Programming R dynamically

ggplot2

#1

Hello dear world,

I am a bloody beginner and struggeling to write a code that changes dynamically and was hoping someone could help me.

SO basically I have an exel table with Prices and different properties of which each property should be correlated to the price.

Question no. 1: How do I programm in R so that I don't have to keep changing the changing input veriable (property 1, property 2,...)?

I have got as far as:

cor.create <- function (my_data) { 
  cor (my_data$x, my_data$y, method = "spearman")}

so in the coding I would like to be abble to change the "y" to different variables without typing? (I have a large amount of data for my master thesis)

Question no. 2: Before that I would like to do scatterplots. How can I make R change the title of the pdf its creating fit to the input data?
I have the following code:

function (my_data)  {
  ggplot(data = my_data, mapping = aes (x, y)) + 
    geom_point() + 
    labs (title = 'my_data', x = 'Preis (in Euro pro 100g)', y = 'Qualitätsurteil der Stiftung Warentest') + 
    ggsave("my_data.pdf", plot = last_plot()) }

so in the coding "my_data.pdf" I would like R to change this according to what I put in as "my_data"?

Question no. 3: If I have the data stored in different Variables, is it possible to get R to use my built functions with each of these?

Sorry to bother you. Any tips also as in where I can find help for these questions will be very much appreciated!

Lia


#2

I think this post contains the answer to at least a couple of your questions:
https://www.brodrigues.co/blog/2017-03-29-make-ggplot2-purrr/


#3

Hi @Lila,

Regarding Q1, try to take a look at this for correlating mutliple variables:

# Load libraries
library('tidyverse')

# Create dummy data
data = tibble(d_1 = rep(NA, 100))
for( i in 1:10 ){
  data = data %>% mutate(!!str_c('d_', i) := rnorm(100))
}

# Correlate all variables
cor(data)

Hope it helps :slightly_smiling_face:
Leon


#4

Lia, welcome to R programming. It looks like you're new to programming, so welcome to the journey!

I'll try to answer some bits of what you asked.

Q1) this depends on how your data is structured. Does your data have each input variable as a different column in the data frame like df_wide below or is does it have a variable that contains the name of the variable, like df_long below?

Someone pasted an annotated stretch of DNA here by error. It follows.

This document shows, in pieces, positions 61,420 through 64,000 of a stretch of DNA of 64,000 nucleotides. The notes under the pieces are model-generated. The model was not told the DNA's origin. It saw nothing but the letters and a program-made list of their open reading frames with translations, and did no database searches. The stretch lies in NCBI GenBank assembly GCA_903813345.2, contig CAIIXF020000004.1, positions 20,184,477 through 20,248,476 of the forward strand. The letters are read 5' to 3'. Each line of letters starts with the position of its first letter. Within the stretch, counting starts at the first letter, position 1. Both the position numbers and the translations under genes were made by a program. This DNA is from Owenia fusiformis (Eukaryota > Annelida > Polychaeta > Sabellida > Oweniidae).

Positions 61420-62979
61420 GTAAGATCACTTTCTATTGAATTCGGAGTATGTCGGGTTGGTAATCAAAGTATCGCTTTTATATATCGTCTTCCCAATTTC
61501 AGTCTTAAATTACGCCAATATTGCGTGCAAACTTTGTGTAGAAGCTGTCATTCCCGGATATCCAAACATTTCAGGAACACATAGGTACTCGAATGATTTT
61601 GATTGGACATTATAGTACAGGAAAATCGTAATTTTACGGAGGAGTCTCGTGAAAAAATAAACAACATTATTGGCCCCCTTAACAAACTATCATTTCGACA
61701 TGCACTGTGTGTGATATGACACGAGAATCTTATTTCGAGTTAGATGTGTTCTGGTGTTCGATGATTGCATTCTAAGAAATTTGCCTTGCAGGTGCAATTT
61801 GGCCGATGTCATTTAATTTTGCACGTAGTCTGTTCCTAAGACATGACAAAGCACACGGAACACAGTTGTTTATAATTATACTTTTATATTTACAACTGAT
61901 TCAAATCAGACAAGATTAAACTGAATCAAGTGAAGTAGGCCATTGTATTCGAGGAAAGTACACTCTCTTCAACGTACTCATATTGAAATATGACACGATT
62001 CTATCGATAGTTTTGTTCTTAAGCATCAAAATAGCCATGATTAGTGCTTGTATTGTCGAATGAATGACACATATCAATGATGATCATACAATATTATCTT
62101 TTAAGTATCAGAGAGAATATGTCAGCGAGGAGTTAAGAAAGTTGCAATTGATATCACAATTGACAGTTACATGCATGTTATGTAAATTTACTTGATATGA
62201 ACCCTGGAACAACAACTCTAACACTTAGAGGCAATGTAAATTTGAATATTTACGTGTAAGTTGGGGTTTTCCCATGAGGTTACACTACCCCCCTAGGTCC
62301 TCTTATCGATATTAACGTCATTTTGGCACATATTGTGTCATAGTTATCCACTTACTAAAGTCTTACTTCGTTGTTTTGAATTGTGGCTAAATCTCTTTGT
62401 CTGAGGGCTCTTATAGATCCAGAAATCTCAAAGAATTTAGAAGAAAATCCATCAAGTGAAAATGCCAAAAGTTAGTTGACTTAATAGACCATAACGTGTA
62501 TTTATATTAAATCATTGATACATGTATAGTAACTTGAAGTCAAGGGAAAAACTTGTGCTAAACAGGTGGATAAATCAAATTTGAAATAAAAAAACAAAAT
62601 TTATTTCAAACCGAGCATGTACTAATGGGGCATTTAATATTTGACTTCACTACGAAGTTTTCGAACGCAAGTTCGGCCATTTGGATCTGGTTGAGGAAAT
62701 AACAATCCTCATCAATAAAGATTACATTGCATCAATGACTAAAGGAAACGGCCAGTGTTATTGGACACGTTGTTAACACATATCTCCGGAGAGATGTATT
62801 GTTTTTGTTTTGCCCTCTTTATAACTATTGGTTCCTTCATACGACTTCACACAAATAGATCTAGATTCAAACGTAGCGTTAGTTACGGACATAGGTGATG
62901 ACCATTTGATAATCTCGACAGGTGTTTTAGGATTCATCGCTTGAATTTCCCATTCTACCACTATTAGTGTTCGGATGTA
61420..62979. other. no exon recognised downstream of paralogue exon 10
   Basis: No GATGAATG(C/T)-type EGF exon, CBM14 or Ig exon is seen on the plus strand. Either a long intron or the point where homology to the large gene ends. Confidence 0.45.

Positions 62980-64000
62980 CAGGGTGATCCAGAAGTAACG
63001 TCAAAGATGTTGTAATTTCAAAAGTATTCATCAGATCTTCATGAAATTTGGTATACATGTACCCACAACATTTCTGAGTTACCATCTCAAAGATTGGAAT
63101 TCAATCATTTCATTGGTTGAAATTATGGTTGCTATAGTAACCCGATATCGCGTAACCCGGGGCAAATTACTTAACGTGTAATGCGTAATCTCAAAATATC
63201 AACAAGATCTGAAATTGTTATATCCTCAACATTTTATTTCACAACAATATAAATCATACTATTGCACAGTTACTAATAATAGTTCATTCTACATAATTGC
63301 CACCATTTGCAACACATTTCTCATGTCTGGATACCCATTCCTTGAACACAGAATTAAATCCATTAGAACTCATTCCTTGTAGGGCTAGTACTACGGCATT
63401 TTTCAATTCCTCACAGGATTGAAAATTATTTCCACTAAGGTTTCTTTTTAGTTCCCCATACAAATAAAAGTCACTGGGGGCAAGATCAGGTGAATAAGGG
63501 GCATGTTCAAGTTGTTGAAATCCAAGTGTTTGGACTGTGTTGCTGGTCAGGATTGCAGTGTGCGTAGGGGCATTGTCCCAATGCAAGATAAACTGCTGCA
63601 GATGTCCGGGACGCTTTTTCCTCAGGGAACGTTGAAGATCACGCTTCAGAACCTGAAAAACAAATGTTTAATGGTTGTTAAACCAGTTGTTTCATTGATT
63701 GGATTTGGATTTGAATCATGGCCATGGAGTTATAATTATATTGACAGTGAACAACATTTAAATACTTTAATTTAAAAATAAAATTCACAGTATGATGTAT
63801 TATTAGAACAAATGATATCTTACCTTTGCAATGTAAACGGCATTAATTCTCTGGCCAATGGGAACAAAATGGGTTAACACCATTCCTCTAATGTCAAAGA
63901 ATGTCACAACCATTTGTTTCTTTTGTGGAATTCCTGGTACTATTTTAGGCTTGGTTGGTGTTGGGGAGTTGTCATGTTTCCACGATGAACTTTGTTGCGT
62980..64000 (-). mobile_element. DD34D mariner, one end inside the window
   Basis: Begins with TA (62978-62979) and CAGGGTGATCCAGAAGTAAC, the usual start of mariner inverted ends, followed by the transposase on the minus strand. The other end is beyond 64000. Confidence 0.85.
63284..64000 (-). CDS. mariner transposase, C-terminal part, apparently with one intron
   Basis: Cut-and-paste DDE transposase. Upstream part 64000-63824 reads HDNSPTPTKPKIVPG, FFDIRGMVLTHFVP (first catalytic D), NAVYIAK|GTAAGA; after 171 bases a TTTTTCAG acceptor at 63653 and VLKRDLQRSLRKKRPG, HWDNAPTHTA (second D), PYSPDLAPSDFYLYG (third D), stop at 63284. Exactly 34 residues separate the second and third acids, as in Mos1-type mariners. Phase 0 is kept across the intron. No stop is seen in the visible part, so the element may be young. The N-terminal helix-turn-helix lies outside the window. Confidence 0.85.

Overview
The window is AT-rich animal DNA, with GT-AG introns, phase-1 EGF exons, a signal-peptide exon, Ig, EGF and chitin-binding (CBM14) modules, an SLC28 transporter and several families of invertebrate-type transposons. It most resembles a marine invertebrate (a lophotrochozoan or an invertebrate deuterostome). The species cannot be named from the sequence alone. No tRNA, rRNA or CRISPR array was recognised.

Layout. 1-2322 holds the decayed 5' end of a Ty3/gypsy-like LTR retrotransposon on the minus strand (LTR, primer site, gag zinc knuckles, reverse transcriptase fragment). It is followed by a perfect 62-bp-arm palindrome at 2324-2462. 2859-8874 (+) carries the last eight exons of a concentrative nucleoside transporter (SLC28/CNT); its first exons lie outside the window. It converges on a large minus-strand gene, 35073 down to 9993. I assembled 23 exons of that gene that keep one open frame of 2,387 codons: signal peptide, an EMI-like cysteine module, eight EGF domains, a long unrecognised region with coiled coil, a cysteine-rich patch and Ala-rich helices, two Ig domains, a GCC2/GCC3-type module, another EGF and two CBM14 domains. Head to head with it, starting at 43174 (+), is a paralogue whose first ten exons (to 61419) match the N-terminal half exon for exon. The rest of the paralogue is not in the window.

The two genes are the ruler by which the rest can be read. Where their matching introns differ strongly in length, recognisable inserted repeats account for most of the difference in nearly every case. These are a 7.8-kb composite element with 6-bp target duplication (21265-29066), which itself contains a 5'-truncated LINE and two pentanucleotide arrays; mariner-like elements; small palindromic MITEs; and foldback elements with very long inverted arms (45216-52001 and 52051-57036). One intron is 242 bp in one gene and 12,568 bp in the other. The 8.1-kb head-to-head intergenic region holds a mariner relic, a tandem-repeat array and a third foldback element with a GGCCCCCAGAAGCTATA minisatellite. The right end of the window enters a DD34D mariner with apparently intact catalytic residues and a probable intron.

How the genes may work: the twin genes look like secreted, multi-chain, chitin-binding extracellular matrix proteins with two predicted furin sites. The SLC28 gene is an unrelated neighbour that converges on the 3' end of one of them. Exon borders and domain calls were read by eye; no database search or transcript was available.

library(tidyverse)
n <- 5
df_wide <- data.frame(
  d1 = rnorm(n),
  d2  = rnorm(n),
  d3 = rnorm(n),
  d4 = rnorm(n)
)

df_wide
#>            d1          d2         d3          d4
#> 1 -0.30013188 -1.15724871 -0.6842435 -1.69573506
#> 2  0.07135999  0.37691683 -0.5642811 -1.14831895
#> 3  0.07540957 -0.05911097  1.0084456  1.31179016
#> 4  1.04405814 -0.72960569  0.7876833 -0.89300680
#> 5 -0.27028056 -1.02603006 -1.4922447 -0.05271003

df_long <- gather(df_wide, key="variable", value="value")

df_long
#>    variable       value
#> 1        d1 -0.30013188
#> 2        d1  0.07135999
#> 3        d1  0.07540957
#> 4        d1  1.04405814
#> 5        d1 -0.27028056
#> 6        d2 -1.15724871
#> 7        d2  0.37691683
#> 8        d2 -0.05911097
#> 9        d2 -0.72960569
#> 10       d2 -1.02603006
#> 11       d3 -0.68424352
#> 12       d3 -0.56428113
#> 13       d3  1.00844559
#> 14       d3  0.78768332
#> 15       d3 -1.49224469
#> 16       d4 -1.69573506
#> 17       d4 -1.14831895
#> 18       d4  1.31179016
#> 19       d4 -0.89300680
#> 20       d4 -0.05271003

if your data looks like df_wide you can just call cor on the data frame:

cor(df_wide, method="spearman")
#>      d1   d2   d3  d4
#> d1  1.0  0.5 -0.4 0.1
#> d2  0.5  1.0 -0.6 0.4
#> d3 -0.4 -0.6  1.0 0.3
#> d4  0.1  0.4  0.3 1.0

The result is a matrix object.

Q2) set the name in a text variable then use paste(my_filename, ".pdf") to change the file name. But you may want to do many pairwise plots on one graph. One easy way to do this is with the GGally package:

library(GGally)

ggpairs(df_wide)

Q3) yes, R is a programming language so you can make it do almost anything that you can describe. You'd be really well served to spend a couple of days reading R for Data Science: https://r4ds.had.co.nz

R4DS will help you get oriented as to what is possible and how to structure your analysis.

Created on 2019-01-10 by the reprex package (v0.2.1)


#5

Thank you! That was really helpful. My problem with most help pages and informations on R is that the codes are so short. Yours was perfect for me to understand! Thank you!


closed #6

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